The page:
The research, conducted by koala ecologists Biolink, compared the extent of occurrence, area of occupancy, and areas of generational persistence of koalas in the Sydney Basin Bioregion from 2021-2023. All measures showed a trend of decline in the Sydney Basin. Important populations in Cessnock and Southern Highlands are of particular concern with generational persistence in Cessnock halving and the area occupied by koalas decreasing significantly in both LGAs between 2021-2023. The only relatively stable koala populations are threatened by impending urban sprawl outwards from Sydney, so they won’t stay stable for long. 

Policy and legal analysis for SBKN by the Environmental Defenders Office concludes that existing measures are not enough to prevent the extinction of koalas in the Sydney Basin by 2050. There are several key steps available to the Government that would immediately halt this decline and protect koalas. These steps are outlined in the SBKN 2024 Policy Recommendations and Sydney Basin Koala Network states it will use these recommendations to benchmark progress in future reports. 

''The NSW government needs to put their foot on the accelerator for Koala protection. The threats are multiplying while effective protections languish. The decline can’t continue and must be reversed; new laws enacted and conservation reserves and migratory corridors protected; and the state’s Koala Strategy made effective.'' Sydney Basin Koala Network stated


Key Scientific Findings (Biolink):
  • Overall, the proportional area where koalas are found in the Sydney Basin has slightly declined and there are fewer areas supporting long-standing breeding populations.
  • The geographic extent (Extent of Occurrence) of koalas across the Sydney Basin has remained relatively stable from 2021 – 2023, though with a slight overall trend towards decline (0.75%). This represents a decrease of 35,857ha.
  • The proportion of this extent which is occupied by koalas (Area of Occupancy) across the Sydney Basin shows a small but significant decline from 12.81% ± 0.18% (2021) to 12.55% ± 0.13% (2023).
  • Areas of Generational Persistence (long standing source populations) across the Sydney Basin are dynamic, though there is an overall decrease in the number of cells of Generational Persistence between the time frames 2021 (n = 141) and 2023 (n = 125).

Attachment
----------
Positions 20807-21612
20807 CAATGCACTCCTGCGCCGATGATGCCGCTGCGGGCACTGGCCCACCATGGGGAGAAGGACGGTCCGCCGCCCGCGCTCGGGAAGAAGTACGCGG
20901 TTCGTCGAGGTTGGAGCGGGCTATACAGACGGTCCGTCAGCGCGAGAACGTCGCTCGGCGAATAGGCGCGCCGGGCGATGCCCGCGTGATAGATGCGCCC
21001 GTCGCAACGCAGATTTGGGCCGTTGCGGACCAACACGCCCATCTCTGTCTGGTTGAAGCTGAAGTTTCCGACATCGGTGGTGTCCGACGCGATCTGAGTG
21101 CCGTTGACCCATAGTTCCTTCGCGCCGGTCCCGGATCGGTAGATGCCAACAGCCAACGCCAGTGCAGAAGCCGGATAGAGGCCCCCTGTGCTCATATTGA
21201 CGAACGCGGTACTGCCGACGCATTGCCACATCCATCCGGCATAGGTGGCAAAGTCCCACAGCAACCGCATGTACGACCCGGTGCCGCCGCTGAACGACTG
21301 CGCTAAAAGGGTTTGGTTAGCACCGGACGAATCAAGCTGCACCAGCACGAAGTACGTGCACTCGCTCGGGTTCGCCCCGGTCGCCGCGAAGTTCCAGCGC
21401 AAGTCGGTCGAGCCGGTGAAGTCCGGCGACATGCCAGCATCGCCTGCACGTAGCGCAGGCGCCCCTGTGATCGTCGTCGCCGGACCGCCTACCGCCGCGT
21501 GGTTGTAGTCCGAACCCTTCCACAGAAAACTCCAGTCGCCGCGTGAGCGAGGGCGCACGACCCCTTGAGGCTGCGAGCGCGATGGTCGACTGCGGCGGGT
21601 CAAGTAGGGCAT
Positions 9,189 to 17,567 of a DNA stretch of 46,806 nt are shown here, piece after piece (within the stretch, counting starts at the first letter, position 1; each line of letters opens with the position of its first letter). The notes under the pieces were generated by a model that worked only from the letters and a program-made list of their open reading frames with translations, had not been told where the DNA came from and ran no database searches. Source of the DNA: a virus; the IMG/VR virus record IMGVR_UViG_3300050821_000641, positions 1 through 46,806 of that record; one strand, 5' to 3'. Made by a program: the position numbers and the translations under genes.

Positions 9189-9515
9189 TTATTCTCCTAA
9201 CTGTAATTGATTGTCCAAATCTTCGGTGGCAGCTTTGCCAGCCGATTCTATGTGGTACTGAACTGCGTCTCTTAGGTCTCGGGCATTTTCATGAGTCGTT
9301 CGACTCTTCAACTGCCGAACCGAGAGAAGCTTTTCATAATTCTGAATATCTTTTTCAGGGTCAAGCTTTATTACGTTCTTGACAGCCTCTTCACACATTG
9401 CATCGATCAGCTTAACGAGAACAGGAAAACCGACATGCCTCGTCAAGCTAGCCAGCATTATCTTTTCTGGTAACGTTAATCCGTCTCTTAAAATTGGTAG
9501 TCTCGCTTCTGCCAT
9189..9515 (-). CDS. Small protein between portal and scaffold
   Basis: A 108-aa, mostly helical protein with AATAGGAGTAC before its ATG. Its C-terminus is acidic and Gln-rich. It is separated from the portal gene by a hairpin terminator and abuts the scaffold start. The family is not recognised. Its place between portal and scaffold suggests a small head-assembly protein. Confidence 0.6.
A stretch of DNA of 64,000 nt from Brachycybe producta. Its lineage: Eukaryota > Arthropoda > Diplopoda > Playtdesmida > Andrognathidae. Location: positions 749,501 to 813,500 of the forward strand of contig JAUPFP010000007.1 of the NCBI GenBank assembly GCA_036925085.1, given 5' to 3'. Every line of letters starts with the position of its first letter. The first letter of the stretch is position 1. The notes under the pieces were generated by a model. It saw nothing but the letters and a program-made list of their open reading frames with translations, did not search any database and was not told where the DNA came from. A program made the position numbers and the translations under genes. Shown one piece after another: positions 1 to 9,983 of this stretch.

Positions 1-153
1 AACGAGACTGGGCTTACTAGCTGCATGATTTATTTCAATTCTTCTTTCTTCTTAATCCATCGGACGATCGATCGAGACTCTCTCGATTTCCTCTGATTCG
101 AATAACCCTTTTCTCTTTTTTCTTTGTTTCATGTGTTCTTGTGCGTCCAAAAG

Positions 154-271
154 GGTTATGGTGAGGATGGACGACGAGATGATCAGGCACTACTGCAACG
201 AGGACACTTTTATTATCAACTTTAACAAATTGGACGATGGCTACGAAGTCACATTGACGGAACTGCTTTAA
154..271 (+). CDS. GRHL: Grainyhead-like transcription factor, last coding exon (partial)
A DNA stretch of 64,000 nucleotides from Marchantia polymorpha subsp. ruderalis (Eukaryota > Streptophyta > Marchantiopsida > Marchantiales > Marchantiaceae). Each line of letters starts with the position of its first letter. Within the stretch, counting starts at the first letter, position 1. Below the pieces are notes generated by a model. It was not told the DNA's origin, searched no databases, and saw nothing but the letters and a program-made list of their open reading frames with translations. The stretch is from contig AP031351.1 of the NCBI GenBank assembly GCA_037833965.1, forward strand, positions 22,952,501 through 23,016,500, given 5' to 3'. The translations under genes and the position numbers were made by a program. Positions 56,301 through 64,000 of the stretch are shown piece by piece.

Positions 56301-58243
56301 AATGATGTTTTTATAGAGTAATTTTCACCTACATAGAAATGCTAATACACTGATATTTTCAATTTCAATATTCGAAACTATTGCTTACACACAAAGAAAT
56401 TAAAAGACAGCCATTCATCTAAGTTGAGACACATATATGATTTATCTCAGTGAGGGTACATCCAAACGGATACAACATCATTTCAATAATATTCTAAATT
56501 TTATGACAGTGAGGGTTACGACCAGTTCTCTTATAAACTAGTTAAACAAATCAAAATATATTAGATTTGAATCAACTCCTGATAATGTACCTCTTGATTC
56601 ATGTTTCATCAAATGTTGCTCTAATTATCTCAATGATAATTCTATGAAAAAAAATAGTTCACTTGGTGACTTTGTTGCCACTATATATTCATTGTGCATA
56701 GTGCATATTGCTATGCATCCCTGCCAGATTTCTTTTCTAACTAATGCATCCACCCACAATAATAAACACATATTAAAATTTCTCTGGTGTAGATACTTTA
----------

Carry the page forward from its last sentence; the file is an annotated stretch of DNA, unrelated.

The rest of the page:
• When considering the six Focal Areas, patterns are variable with some areas showing small increases or relative stability e.g. Hawkesbury LGA and Liverpool LGA respectively, while other areas show significant declines e.g. Cessnock LGA and Wingecarribee LGA.
  • The results of this study may be impacted by delays in entering koala sightings records into government databases, though we note that significant decreases in Cessnock occur despite high numbers of records.
Key Legal Findings (EDO): Overall, there has been a lack of specific action by the NSW and Federal governments to implement EDO recommendations during the past 12-month period. In particular:
  • The majority of relevant councils still have no Comprehensive Koala Plan of Management (KPoM) in place.
  • Disparities in koala protection remain, with progress towards returning to a single State Environmental Planning Policy (SEPP) for koalas stalled.
  • The new Labor government has not detailed its plans for environmental reform, including in relation to its commitments around land clearing and biodiversity offsets, and is still preparing its response to the 5-year statutory reviews of the BC Act and Part 5A of the Local Land Services Act 2013 (NSW) (LLS Act).
  • The Commonwealth government continues to work on legislative reform to the Commonwealth Environment Protection and Biodiversity Conservation Act 1999 (EPBC Act), yet progress is slow and, at this stage, it is still unclear how the reforms will ensure improvements in threatened species conservation, including koalas.
Urgent Policy Reforms Needed (SBKN):

  • Finalise the Koala SEPP Guideline - applying a full list of koala habitat trees to rural and urban land.
  • Add all LGAs in the Sydney Basin with koala sightings to the Koala SEPP i.e. Sutherland Shire, Penrith, and Hills Shire.
  • Give recognised koala corridors legal protection e.g. via relevant SEPP changes, by following Chief Scientist recommendations to protect, restore, and zone appropriately sized corridors as conservation land (C2).
  • Reform the Cumberland Plain Conservation Plan
  • Scrap the Rural Boundary Clearing Code (RBCC) in the Sydney Basin Bioregion, to prevent further fragmentation of koala habitat.
  • Urgently adopt interim controls on koala habitat in Areas of Regional Koala Significance (ARKS) to prevent clearing of koala habitat across public, and private land.
By end of 2024:
  • Fund councils via NSW Koala Strategy to develop Comprehensive Koala Plans of Management (CKPoM) ensuring all councils have a CKPoM in place.
  • Reform the Local Land Services (LLS) Act to end code based clearing and strictly limit allowable activities on koala habitat.
  • Reform the Biodiversity Conservation Act (BCA) and Biodiversity Offsets Scheme (BOS) to strengthen protection for koalas (and other species).
  • Support Wildlife Rescue Groups to enable timely data to be uploaded to Bionet.
  • Incorporate wildlife mitigation measures such as overpasses and underpasses into plans for all new roads and upgrades.
  • Undertake a strategic supply plan to reduce ad-hoc quarry development on koala habitat.
On Thursday March 21 2024 the Sydney Basin Koala Network stated:  · 
''We finally received our long awaited response from the NSW Roads Ministry to our calls to reduce speed limits in Koala vehicle strike hotspots while mitigation measures are put in place. We have been told that current road speed limits on roads like Appin Road and Heathcote Road are "appropriate". We do not think these figures, compiled by the Southwest Sydney Koala Project, are at all "appropriate".

Reviewing the NSW Koala Strategy
Currently the NSW Government want to hear from residents about what more can be done to help koalas. 
The consultation is open until 26 April at